By Kim Jarrett | The Center Square
Pennsylvanians are getting older, but the number of healthcare workers is declining, a problem the state needs to address now rather than later, according to state officials.
Auditor General Eugene DePasquale in a news conference this week announced the release of his report, “Who Will Care for Mom and Dad?” He said that having workers to care for the state’s aging population is the biggest challenge, and that by 2040, nearly 25 percent of Pennsylvanians will be 65 or older. By 2026 the state will have a shortage of 37,000 direct care workers, and by 2030 the state will have a registered nurse shortage of 4,000.
“If we don’t act now, we will leave older adults without critical care, burden family members at great social and economic costs, crush household finances at every income level, and threaten the commonwealth’s long-term economic viability,” he said.
A plan must be put in place that involves the public and private sectors, labor organizations and Pennsylvania’s State System of Higher Education, he said.
Part of the problem is money. The General Assembly approved a 2 percent increase in Medicaid this year, but it was only a small step toward increasing wages, DePasquale said.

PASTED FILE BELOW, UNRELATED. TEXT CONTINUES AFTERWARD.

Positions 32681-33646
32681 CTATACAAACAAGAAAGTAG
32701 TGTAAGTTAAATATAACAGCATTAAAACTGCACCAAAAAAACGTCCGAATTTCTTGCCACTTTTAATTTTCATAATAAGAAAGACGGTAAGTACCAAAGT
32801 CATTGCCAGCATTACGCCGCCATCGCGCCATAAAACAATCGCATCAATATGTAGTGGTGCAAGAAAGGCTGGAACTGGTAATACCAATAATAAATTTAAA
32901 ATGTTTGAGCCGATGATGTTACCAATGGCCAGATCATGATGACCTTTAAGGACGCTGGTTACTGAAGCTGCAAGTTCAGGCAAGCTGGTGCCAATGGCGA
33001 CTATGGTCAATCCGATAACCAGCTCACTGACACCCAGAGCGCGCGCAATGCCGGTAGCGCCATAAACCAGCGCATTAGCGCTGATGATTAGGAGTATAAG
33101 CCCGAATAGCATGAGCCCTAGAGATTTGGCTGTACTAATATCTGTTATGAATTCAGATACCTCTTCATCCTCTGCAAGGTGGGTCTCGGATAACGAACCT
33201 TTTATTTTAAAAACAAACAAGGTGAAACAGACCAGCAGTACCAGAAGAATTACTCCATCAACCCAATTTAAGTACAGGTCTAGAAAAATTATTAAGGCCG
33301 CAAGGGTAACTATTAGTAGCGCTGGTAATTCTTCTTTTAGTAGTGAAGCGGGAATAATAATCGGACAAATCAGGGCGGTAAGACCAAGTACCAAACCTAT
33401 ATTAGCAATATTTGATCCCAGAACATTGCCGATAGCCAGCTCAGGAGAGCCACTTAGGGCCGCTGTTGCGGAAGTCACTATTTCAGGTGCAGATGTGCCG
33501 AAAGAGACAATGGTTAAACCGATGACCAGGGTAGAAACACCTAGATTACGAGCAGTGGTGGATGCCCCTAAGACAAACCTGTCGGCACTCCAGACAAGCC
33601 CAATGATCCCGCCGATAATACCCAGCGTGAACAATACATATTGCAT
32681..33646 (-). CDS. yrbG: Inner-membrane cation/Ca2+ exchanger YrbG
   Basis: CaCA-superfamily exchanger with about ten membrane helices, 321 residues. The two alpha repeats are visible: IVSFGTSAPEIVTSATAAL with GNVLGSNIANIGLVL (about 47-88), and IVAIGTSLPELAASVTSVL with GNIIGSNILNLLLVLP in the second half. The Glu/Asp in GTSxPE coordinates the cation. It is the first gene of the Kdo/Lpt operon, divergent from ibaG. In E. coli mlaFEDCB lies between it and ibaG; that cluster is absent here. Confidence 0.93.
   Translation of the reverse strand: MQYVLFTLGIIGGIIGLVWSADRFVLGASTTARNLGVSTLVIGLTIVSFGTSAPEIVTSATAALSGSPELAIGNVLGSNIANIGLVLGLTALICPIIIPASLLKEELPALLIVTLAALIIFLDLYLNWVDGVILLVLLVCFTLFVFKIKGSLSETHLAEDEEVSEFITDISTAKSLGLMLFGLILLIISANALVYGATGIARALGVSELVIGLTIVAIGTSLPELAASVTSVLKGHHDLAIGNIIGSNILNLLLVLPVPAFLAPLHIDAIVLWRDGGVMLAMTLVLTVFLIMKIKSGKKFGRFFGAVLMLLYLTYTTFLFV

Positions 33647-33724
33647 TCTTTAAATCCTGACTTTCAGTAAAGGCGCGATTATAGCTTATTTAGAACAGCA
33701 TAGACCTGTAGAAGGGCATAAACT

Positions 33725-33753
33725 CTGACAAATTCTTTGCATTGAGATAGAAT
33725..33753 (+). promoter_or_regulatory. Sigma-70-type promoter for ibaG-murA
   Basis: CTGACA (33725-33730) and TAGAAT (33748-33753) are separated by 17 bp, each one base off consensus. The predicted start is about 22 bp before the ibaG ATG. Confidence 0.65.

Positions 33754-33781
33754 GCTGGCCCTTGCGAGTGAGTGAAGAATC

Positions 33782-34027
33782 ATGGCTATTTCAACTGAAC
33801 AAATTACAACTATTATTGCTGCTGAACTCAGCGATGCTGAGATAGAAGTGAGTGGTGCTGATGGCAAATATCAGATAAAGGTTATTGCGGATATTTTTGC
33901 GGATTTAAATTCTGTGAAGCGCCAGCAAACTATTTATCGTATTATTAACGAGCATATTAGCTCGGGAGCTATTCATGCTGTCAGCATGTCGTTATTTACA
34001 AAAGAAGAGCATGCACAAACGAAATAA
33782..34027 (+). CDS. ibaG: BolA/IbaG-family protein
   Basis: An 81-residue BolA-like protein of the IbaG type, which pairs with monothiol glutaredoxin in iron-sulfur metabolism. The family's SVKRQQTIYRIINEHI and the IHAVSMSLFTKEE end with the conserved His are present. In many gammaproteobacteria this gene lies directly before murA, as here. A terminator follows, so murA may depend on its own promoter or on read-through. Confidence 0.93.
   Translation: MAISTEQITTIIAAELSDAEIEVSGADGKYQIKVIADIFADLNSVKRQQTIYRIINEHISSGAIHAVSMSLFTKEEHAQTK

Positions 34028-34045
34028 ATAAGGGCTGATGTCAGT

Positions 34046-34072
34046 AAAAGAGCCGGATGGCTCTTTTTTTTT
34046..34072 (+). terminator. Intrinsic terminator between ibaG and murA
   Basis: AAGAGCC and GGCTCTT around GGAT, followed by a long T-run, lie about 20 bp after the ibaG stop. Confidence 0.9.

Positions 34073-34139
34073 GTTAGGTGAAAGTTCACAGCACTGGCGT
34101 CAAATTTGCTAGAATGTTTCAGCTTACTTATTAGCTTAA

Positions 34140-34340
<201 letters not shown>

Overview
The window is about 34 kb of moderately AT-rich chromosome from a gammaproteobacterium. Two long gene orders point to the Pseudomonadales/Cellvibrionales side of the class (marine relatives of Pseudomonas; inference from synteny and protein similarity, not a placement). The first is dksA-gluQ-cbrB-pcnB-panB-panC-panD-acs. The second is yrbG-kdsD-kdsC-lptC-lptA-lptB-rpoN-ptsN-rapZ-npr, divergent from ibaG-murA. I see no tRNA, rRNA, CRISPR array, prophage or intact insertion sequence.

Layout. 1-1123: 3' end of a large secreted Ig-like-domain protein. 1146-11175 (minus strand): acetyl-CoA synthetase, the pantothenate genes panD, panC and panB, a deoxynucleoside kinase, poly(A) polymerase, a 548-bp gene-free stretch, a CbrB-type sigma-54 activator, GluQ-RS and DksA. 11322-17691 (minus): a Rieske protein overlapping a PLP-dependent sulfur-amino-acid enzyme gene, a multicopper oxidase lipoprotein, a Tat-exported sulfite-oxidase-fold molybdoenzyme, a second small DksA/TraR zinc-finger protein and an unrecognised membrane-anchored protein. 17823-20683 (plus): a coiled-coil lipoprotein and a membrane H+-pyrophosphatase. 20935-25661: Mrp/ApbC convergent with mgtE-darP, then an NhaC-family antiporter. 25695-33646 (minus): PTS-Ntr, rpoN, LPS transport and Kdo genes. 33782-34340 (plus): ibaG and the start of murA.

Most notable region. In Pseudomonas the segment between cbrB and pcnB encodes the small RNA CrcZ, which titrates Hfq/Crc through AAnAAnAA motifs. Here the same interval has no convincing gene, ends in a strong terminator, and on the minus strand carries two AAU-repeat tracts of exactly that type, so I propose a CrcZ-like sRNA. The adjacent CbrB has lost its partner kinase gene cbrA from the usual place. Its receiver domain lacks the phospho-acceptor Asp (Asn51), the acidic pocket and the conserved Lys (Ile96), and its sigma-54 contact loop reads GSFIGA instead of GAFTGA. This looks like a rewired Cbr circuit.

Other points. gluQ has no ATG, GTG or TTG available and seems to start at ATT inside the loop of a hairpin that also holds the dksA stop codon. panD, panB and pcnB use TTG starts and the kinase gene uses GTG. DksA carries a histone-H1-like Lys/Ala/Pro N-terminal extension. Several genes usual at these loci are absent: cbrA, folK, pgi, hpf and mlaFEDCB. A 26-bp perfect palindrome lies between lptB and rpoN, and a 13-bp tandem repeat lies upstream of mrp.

“Without family sustaining wages and benefits, the elder care workforce will never grow to the size we need to care for aging Pennsylvanians,” DePasquale said. “The number of health care workers is clearly not keeping pace with current demand and is certainly not keeping pace with future demand that is going to explode rapidly.”
The staffing shortage is directly tied to Medicaid funding, according to the president and CEO of a state organization representing companies that offer services to seniors.
“Not only are we losing some of our best employees, but gross underfunding makes it difficult to compete for new hires,” said Adam Marles of LeadingAge PA. “Last year alone, providers lost more than $630 million serving Pennsylvania’s poorest older adults because Pennsylvania will not increase Medicaid funding.”
The report also addressed the vetting process for nursing home owners.
“We found at least one case where lax vetting processes resulted in granting a license to a financially unstable operator who had a poor-quality track record in another jurisdiction,” DePasquale said.
Better data is needed to identify which of the state’s nursing homes are improving, the report said.
The Department of Health is currently preparing an update of nursing home regulations that will be open for public comment by the end of the year, said Rachel Levine, secretary of Health. The regulations have not been updated since 1999.
The report is a follow up to a 2016 audit of oversight of nursing homes and involved interviews with more than 50 experts and more than 20 nursing home residents, families and staff members.